Juneteenth Explained: ‘History Doesn’t Repeat Itself; People Do’

Today, Juneteenth — which celebrates the abolition of slavery — coincides with protests across the U.S. against racial injustice. Society has become inspired to renew their interest in African American history — a legacy filled with tragedy, inequality, resilience and survival. In a Q&A session, UK’s Vanessa Holden shares her expertise and insight on the holiday.

Place doesn’t trump race as predictor of incarceration

Steven Alvarado is the author of “The Complexities of Race and Place: Childhood Neighborhood Disadvantage and Adult Incarceration for Whites, Blacks, and Latinos,” published June 1 in the journal Socius, a study showing that for black Americans growing up in better neighborhoods doesn’t diminish the likelihood of going to prison nearly as much as it does for whites or Latinos.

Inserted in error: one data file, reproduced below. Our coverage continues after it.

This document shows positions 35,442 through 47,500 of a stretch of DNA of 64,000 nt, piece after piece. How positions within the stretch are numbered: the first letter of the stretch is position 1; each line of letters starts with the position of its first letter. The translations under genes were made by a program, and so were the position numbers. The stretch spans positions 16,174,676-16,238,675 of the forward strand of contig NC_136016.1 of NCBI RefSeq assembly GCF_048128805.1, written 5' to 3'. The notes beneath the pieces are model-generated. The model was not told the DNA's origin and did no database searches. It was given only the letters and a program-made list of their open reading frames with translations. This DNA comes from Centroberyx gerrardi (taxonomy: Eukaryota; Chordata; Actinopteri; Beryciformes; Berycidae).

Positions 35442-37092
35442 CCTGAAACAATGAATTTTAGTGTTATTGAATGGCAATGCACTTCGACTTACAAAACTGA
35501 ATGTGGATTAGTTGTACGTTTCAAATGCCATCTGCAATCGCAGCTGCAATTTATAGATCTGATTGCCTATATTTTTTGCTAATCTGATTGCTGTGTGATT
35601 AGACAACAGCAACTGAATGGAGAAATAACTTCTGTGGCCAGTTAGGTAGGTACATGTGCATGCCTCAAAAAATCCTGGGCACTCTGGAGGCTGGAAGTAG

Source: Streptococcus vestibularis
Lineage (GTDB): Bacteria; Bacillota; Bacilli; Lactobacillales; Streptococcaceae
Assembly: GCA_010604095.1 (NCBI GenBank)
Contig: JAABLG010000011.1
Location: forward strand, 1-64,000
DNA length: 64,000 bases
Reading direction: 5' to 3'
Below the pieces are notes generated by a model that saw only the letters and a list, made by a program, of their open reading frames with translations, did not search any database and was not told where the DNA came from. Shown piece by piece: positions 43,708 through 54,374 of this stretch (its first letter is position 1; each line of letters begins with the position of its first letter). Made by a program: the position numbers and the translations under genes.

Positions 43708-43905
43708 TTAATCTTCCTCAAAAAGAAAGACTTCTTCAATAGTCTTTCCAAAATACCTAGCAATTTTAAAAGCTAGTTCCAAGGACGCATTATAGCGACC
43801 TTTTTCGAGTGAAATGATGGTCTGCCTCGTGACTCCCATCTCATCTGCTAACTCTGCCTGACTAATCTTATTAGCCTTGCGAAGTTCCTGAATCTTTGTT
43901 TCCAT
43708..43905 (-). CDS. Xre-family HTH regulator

Experts available to comment on racial and social inequality in COVID-19 health care

As all 50 U.S. states ease economic restrictions implemented in response to the coronavirus, health and policy experts are braced for a potential second wave of COVID-19. Based on the first phase of the crisis, the hardest-hit populations are anticipated among communities of color, which have been disproportionally affected. According to a recent report from American Public Media Research Lab, African Americans are more than twice as likely to die from COVID-19 as Latino or Asian Americans, and nearly 2 1/2 times as likely as whites. Indiana University experts on racial inequality, social inequality in health care and demographics data are available to comment on these topics.